This section of The Cantos is also known as the Pisan Cantos and is perhaps the most famous of all Pound's cantos. As World War II began, Pound was living in Italy and earning his income by making radio broadcasts. Pound spoke about his musings on politics, economics, and society, presenting opinions that were typically antisemitic and against the American involvement in the war. These radio broadcasts led to Italian Partisans arresting him in 1945. He was then detained at the American Disciplinary Training Center (DTC), north of Pisa. That is where he wrote the Pisan Cantos.
Canto LXXIV begins with Pound reflecting on the death of Mussolini while looking down from the DTC window at peasants working in the fields. Later, Pound writes about himself and Odysseus interchangeably, and then this character turns into Wuluwaid, who lost his freedom of speech when his father closed his mouth for "creating too many things." The protagonist then becomes the Chinese figure Ouan Jin, or the "man with education." Later, Pound quotes The Seafarer, writing, "Lordly men are to earth o'ergiven," and then applies this quote to his now-deceased friends from his years in London and Paris.
Further on in the canto, Pound imagines several goddesses visiting him in his tent at DTC. Pound also invokes the common theme of banking and money, along with another antisemitic passage directed at the banker Mayer Amschel Rothschild. In addition, Pound interweaves many of his memories from America and Venice into this long and complex canto.
Canto LXXV is a copy of German pianist's Gerhart Munch's violin setting of the ancient song Le chant des oiseaux. Canto LXXVI begins once again with visions of goddesses in Pound's room, then moves to his memories of Paris, Provence, and Venice. After that, he writes about the American Revolution, and Pound considers what has been destroyed because of the war. LXXVII centers on the moment when Pound learned that World War II was over, and the goddess appears again.
In Canto LXXVIII, Pound moves into familiar territory: del Cossa, the economic basis of war, Pound's London friends, "virtuous" rulers, and usury. Canto LXXIX focuses on music and the ideas of many famous composers, and ends with a fertility hymn addressed to Dionysus. Canto LXXX centers on the aftermath of war, and Canto LXXXI is about fertility and Pound's memories of Spain. Once again, the Goddess of Love appears. Canto LXXII returns to the camp and its inmates, and ends with Pound drowning in Earth.
In Canto LXXXIII, Pound departs from the previous cantos in which he writes about earth and air and refocuses on images of water and light. In one particular passage, Pound speaks out against the death sentence and cages for wild animals. Pound uses Chinese characters and Greek words, as he has in past cantos. Pound goes on to recount his time as secretary to poet W.B. Yeats, and at the end of the canto, he shifts from recalling his memories to describing the present. Canto LXXXIV begins with the delivery of a letter from Dorothy Pound, detailing the death of young English poet J.P. Angold while he was at war. After that comes a passage about Pound's visit to Washington, D.C. in 1939, when he attempted to stop American involvement in World War II. The goddess appears once again in this canto.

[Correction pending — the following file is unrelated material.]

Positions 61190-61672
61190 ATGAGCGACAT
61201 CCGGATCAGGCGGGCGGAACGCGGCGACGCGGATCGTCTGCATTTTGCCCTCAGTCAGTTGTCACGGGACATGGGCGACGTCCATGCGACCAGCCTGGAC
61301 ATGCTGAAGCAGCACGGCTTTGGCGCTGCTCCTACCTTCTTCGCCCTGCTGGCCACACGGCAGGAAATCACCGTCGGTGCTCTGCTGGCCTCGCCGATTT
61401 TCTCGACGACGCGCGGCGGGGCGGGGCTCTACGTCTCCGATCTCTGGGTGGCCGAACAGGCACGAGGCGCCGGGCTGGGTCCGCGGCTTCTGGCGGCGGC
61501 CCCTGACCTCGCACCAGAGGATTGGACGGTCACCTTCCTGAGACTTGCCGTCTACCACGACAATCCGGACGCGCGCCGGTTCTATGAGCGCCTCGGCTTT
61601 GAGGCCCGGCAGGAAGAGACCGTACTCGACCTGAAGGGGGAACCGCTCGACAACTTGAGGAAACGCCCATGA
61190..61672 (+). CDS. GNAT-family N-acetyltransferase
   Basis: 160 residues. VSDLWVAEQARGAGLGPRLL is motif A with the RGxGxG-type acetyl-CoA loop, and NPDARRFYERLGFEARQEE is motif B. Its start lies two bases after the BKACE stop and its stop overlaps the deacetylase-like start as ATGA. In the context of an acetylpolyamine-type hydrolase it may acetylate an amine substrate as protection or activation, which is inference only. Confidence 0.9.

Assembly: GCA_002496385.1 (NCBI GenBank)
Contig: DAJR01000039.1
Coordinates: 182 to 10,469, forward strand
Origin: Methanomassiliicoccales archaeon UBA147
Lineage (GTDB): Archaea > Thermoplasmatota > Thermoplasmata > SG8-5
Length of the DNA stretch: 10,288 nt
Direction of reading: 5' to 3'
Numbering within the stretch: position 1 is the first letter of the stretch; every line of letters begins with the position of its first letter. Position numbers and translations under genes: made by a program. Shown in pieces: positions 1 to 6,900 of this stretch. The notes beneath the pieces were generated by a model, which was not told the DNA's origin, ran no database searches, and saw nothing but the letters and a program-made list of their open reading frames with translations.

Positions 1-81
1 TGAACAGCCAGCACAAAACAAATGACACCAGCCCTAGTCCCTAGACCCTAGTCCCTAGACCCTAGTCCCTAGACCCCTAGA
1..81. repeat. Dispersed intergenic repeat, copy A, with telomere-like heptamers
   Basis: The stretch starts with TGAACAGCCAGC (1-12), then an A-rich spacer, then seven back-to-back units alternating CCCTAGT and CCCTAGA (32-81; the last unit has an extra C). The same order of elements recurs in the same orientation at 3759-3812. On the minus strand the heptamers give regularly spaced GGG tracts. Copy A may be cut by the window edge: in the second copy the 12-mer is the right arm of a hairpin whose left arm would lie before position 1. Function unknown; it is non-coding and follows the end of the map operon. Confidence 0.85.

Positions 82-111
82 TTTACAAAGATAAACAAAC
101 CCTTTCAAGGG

Though Pound has employed the technique of interweaving different themes in the other parts of The Cantos, it appears most prominently in the Pisan Cantos. It reads like a fugue - a method of composition where multiple voices introduce a certain theme that recurs frequently throughout the piece. Many of the themes in the Pisan Cantos are also prominent in Pound's other cantos: economics, antisemitism, mythology, history, and war.
Pound wrote the Pisan Cantos while he was imprisoned at the DTC, He had no essential amenities. In fact, Pound originally wrote the beginning of Canto LXXIV on a sheet of toilet paper, which suggests that he must have begun writing it during the first three weeks of his imprisonment, while he was trapped in a reinforced steel cage. In the Pisan Cantos, he appears to be at his most vulnerable. However, he does not seem to be consciously trying to incite sympathy or make the reader understand his anguish. Instead, he remains stylistically consistent: presenting concrete images and themes together in order to express larger, more abstract ideas.
Pound does, however, devote some of the Pisan Cantos to recalling his past. He weaves together anecdotes of his time in London, Paris, and Venice, and brings up friends from each city who are now deceased. In particular, Pound quotes The Seafarer, writing "Lordly men are to earth o'ergiven" in reference to his deceased companions, including W.B. Yeats, James Joyce, and Ford Maddox Ford. Pound played a major role in helping many poets and artists when he lived in Europe. While he was nearing the end of his career, sitting in prison, he understandably ruminates on his past and the successes of his peers with a hint of bitterness.
A number of these Cantos begin with goddesses visiting Pound in his prison cell. Canto LXXIV contains three different goddesses who visit Pound one by one. First comes Kuanon, the Buddhist Goddess of Mercy, then the moon spirit from Hagaromo, Sigismondo's lover Ixxota, a girl who Manet painted, and finally, Aprodite, the Greek Goddess of Love. Pound describes Aphrodite rescuing him.
In these Cantos, it is clear that Pound was yearning to be free. In addition, Pound has always seen mythological gods and goddesses as the purest form of classic beauty and art, symbols of everything he has always aspired to embody in his work. Pound surrounds the goddesses in the Pisan Cantos with images of light and brightness, which reinforces his perspective.